The giveaway is open to people with an address in the EU, Switzerland, Liechtenstein, Monaco and Norway.
You have to be 16 or older to participate.
The giveaway runs from April 23, 2017 until April 30, 2017.
Be fair! One entry per person/immediate family/household.
I am not responsible for lost or damaged items. Neither is Penguin Random House UK.
There will be one winner who will receive one English language copy of Mohsin Hamid’s Exit West, sponsored by Penguin Random House UK.
You you have to enter through Giveaway Tools.
The winner will be selected at random and notified via e-mail. If the winner does not respond within 72 hours, another winner will be drawn.
The personal information you enter will only be used to contact you in case you win. It will be deleted after the giveaway.
I can amend and interpret these official rules at any time, and terminate, suspend or cancel the giveaway at any time for any reason.
As you hopefully all know, today is World Book Day. The UNESCO organizes this annual event on April 23rd to “pay a world-wide tribute to books and authors, encouraging everyone […] to discover the pleasure of reading”¹
Blogger Schenken Lesefreude (German for Bloggers Spread the Joy of Reading) has been an integral part of World Book Day here in the German-speaking book-world for years. It is a project organized by Christina, Dagmar and Sonja to help compile a list of all bloggers, companies and organizations who give away books on this special day. This year however, they want participants to think of new ways to spread the joy of reading other than simple blog giveaways.
When Penguin Random House UK contacted me about a book crossing project, I knew this was a perfect match for Blogger Schenken Lesefreude. This is why I will release one copy of Keri Smith’s new book The Wander Society into the wild here in my hometown for some stranger to find. I think it’s a great book not only to spread the joy of reading but also to spread the joy of wandering around, exploring your surroundings.
I will keep you up to date on how the release of the book went. It hasn’t arrived yet, but should be here next week.
I found time to write another review. I survived Christmas, my 30th birthday, and New Years Eve, found a new hobby to add to my ever-growing list (I finally treated myself to a new sewing machine) and my thesis is still in the works. I never stopped reading though (you probably know that if you follow me on Goodreads or LovelyBooks) and so I read Julian Barnes‘ latest novel The Noise of Time.
Dmitri Dmitriyevich Shostakovich, a Soviet composer, cannot escape Power in his country. No matter what he does, his life and his music are influenced by the government and he can’t seem to live life as a free man.
The Noise of Time is far from an easy read. If you aren’t familiar with Shostakovich, you might get the feeling of being abandoned in a maze. The novelization of Shostakovich’s life is not written in chronological order. A third-person narrator tells the reader what’s going on, he isn’t showing them and that creates a great distance between the plot and the reader. This, plus the fact that there is very little dialogue, makes reading The Noise of Time a slow process that requires concentration.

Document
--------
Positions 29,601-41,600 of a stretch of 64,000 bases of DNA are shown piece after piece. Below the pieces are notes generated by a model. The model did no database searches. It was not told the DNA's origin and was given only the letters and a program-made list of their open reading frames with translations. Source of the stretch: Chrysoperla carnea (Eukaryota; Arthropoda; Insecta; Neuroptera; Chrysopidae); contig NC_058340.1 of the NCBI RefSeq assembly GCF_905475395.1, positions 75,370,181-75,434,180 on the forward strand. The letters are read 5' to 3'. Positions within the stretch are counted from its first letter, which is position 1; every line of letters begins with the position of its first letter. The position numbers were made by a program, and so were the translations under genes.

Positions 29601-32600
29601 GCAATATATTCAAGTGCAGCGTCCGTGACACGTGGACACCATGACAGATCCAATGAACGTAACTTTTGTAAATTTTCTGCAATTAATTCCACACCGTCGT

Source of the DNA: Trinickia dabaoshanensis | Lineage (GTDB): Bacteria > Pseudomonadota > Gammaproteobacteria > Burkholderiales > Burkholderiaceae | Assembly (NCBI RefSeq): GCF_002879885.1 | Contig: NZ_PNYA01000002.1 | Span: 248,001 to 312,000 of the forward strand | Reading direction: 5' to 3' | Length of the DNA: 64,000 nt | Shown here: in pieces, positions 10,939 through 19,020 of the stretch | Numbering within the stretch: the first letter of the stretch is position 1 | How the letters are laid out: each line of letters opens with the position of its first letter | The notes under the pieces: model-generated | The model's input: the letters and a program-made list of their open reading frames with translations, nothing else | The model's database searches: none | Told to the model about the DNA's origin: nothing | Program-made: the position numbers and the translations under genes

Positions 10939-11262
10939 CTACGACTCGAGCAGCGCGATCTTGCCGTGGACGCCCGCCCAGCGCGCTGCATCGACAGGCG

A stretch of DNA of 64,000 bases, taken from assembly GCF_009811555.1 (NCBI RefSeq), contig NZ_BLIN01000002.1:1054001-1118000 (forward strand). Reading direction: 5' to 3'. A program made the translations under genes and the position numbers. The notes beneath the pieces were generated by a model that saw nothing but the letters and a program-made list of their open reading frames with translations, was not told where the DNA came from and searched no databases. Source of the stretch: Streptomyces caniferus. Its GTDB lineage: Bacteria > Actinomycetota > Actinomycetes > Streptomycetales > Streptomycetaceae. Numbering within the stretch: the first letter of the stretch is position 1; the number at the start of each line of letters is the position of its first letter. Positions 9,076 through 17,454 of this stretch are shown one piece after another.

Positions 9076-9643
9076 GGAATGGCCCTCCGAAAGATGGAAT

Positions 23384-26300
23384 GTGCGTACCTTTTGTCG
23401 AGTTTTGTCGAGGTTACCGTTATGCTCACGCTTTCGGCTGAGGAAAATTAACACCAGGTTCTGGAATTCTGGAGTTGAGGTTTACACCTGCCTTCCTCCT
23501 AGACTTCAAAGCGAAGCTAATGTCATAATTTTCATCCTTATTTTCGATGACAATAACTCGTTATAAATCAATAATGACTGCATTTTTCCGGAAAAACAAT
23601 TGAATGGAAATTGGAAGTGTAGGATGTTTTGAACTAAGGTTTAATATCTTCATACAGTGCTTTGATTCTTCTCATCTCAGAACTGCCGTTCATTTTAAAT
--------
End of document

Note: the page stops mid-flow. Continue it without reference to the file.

When I started the book, I had no idea what it was about. The official blurb doesn’t give away much and so I felt lost until I reached the second half of the novel. This is where I was finally able to sum up what I had read so far. If I had known that The Noise of Time was a fictional account of a composer’s life, things might have been different.
Julian Barnes’ novel has the air of a non-fiction book. Even though he writes about Shostakovich’s emotions, the reader is too distanced to feel them. The composer is long gone and so are his thoughts and his feelings. The Noise of Time might not be for everyone, but if you are interested in Shostakovich’s life and don’t shy Barnes’ narrative technique you should give it a shot.
Odran Yates has always felt comfortable in his role as a priest. He likes teaching the boys at Terenure College and he loves taking care of the school library. When one day the Archbishop tells him that he has to move to another parish to fill in for his old friend Tom, Odran only accepts reluctantly and he starts to notice that the Catholic church isn’t the same institution he once thought it to be.
In A History of Loneliness, we follow Odran and the Catholic church through a crisis. In the course of the book, Odran reflects on his difficult past that influenced his becoming a priest. We meet lots of different characters, many with their own crosses to bear. Even though we only get to know them through Odran’s eyes, some of these characters are crafted so vividly you can almost see through them.
I never thought that a book about a priest could actually be that gripping and emotional. Unfortunately, the ending wraps up too neatly for my taste. If you can stomach a literary punch in the gut that will broaden your horizon in regard to the Catholic church, I recommend you read A History of Loneliness.